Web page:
The information in this article is up to date through tax year 2019 (taxes filed in 2020).
No doubt, student loan debt and taxes can feel pretty overwhelming to newly graduated students, which is why this post might come in handy to explain the relationship between the two. Here are 4 things recent graduates need to know about taxes and repaying student loans.
Student loan interest can be tax deductible
Let’s start off with some good news right off the bat. However much you pay off in student loan interest can be deducted from your taxes—up to $2,500. It’s a nice break that can lower how much you pay in taxes. In order to qualify for that deduction, however, you’ll need to match the following criteria:
- You paid interest on a qualified student loan within that tax year
- You’re legally responsible for a qualified student loan
- You’re unmarried filing separately
- If married and filing jointly, neither you nor your spouse are claimed as dependents
So what makes a student loan “qualified?” How do you know if your loan is qualified or not? Fortunately, the short answer is pretty simple: A qualified student loan is one you took out solely to pay for higher education expenses.
For the slightly longer answer, let’s look at the nitty-gritty details of what is considered an “educational expense”
- The educational expenses were for you, your spouse, or for a person you claimed as your dependent.
- The expenses were for the education of an eligible student enrolled during an academic period.
- The expenses were paid or incurred within a reasonable period of time before/after you took out the loan.
Do you qualify? If so, congratulations and enjoy your tax break.
If you can’t repay, you may lose your federal income tax refund
Now for the not-so-good news. Not being able to pay back your student loans is scary enough in its own right, but it has snowballing consequences as well. One such negative effect is losing out on your federal income tax refund. Instead, that refund will go towards satisfying your federal student loan debt. This is known as a tax offset.
Ok, so, how do you avoid that? Ideally, by not going into student loan default in the first place. Prevention is key, and fortunately there are a number of ways you can avoid defaulting on your student loans.
- Set up your loan payments on auto-pay, so you never miss a due date (sometimes this can also lower your interest rate!).
- Lower your monthly payment amount–it may extend the life of your loan, but can make the month-by-month payments more manageable in the short term.
- Select a new repayment plan that works for you. If your current plan isn’t working, see if you can switch to something else, like an Income-Based Repayment Plan or a Graduated Repayment Plan.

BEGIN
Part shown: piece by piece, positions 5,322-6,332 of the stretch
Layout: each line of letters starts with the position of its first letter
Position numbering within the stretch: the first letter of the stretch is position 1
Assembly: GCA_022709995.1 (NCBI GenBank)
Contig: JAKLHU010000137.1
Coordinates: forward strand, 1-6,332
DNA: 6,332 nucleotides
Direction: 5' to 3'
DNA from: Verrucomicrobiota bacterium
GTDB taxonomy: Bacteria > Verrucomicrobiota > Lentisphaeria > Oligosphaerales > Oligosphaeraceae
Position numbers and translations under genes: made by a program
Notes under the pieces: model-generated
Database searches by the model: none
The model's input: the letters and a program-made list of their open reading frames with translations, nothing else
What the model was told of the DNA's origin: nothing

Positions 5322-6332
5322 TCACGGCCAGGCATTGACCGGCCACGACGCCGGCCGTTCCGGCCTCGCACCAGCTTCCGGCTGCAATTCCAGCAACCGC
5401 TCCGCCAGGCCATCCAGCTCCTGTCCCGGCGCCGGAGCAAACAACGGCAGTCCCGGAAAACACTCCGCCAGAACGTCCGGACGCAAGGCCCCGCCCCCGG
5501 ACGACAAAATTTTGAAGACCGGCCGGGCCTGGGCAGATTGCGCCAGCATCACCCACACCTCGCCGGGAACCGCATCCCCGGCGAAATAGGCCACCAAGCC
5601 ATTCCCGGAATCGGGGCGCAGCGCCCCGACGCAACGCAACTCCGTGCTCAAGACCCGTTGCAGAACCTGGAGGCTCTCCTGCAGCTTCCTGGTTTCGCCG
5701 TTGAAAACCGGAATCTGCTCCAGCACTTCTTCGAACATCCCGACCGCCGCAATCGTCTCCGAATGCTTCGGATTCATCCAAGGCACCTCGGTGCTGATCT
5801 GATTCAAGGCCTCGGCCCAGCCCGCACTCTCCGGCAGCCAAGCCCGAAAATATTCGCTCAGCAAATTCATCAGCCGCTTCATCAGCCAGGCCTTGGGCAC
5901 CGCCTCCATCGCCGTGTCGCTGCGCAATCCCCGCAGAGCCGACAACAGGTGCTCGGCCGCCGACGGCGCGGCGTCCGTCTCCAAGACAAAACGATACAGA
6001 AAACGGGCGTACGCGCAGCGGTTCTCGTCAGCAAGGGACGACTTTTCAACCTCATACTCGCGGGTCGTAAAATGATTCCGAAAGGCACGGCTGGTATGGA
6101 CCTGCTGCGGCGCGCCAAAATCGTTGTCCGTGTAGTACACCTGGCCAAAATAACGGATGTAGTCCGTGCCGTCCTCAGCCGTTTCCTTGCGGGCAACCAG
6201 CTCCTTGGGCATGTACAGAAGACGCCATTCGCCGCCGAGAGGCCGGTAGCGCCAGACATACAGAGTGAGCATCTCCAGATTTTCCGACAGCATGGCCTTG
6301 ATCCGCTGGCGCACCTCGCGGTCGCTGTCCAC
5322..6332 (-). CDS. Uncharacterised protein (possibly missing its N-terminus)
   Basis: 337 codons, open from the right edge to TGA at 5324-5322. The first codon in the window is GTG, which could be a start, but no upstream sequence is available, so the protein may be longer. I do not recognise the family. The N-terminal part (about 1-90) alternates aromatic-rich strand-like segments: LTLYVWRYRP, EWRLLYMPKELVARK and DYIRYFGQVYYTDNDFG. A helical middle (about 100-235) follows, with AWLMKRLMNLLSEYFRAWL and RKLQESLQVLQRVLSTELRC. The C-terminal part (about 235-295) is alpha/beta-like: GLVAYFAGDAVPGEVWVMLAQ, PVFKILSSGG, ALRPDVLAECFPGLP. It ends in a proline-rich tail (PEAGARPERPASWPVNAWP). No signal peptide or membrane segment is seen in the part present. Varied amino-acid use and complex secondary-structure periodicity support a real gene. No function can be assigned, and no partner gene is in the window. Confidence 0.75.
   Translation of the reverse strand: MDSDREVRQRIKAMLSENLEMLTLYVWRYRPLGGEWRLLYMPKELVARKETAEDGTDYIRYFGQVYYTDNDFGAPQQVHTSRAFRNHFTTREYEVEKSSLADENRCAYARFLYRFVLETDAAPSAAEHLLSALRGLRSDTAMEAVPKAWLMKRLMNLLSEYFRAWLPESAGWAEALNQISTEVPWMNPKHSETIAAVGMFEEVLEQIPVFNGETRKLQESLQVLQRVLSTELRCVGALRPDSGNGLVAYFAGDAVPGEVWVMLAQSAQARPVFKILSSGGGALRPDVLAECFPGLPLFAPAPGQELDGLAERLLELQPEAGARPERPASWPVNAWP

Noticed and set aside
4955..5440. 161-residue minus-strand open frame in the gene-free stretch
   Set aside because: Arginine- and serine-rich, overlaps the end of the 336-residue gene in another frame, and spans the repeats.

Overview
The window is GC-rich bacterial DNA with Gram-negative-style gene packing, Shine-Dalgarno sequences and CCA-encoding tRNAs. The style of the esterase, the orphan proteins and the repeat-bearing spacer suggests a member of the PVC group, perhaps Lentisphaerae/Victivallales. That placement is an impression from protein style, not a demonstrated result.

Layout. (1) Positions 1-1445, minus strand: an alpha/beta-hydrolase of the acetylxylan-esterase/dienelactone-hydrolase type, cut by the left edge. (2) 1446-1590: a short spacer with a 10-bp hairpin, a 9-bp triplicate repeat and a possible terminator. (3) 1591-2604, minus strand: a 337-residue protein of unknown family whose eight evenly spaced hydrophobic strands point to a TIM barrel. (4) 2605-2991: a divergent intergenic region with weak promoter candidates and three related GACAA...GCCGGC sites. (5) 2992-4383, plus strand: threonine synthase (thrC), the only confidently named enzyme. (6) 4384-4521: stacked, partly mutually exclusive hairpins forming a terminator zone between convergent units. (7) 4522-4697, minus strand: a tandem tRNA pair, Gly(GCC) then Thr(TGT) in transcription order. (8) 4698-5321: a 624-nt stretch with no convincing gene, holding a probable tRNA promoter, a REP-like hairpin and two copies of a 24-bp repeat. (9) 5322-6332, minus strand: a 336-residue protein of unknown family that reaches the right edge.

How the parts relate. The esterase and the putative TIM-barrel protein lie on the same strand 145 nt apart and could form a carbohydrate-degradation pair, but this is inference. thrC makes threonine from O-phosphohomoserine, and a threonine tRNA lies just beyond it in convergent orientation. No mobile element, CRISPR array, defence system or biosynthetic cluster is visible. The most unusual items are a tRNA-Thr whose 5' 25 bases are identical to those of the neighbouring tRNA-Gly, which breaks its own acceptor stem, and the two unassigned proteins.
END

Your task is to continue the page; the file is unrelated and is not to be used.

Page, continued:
- Refinance or consolidate your student loans. This is one way to get new terms, change your interest rate, alter your monthly payment amount, and otherwise manage your loans (but be aware that you may lose certain benefits on a Federal loan).
Forgiven and canceled debt is taxable
Student loan forgiveness can be a blessing. Depending on your repayment plan or the benefits you qualify for, you may be able to have a portion of your student loan debt forgiven after you’ve made steady payments for a certain amount of time. It can be a great relief for student borrowers…so what’s the catch?
Unfortunately, forgiven student loan debt is counted as income in the eyes of the IRS. Since you don’t technically owe the money, it’s treated like you earned it instead, which means it’s taxable.
The same goes for canceled debt. If your lender determines that you’re unable to pay what you owe, they may decide to settle the debt with you (or pursue legal action, which is even less fun). Either way, if your debt is canceled, the IRS can (and will) tax the amount you “saved.”
So, in a way, forgiven or canceled debt is both a blessing and a curse. Still, better to focus on the silver linings.
You may be able to claim insolvency on canceled debt
Speaking of silver linings, there are some exemptions to the “canceled/forgiven debt is taxable” rule. One of the more common exemptions is insolvency.
How do you know if you qualify as insolvent? The IRS defines it as: “For purposes of relief under the cancellation of debt income rules, you are insolvent if the total of all of your liabilities was more than the fair market value of all of your assets immediately before the cancellation.”
Which is a fancy way of saying that if your loan debts outweigh the assets you own, you’re insolvent. So if your liabilities—in this case, your student loan debts—are greater than the fair market value of your assets—cash/bank accounts, real estate, retirement plans, physical items like cars, etc.—then you may be considered insolvent, and won’t have your canceled debt taxed. However, your credit score can take a huge hit, so it’s not an option to aim towards or take lightly.
It pays to be informed
When it comes to student loan debt and taxes it definitely pays to be informed. By knowing the ins and outs of how the two are entwined, you can avoid costly mistakes and even save money!
About the author: Allison Wignall is the editor and lead writer at College Raptor, a site where students can find their best college matches, discover personalized college cost estimates, learn helpful tips for boosting acceptance odds, and even compare private student loan lenders and rates—all for FREE!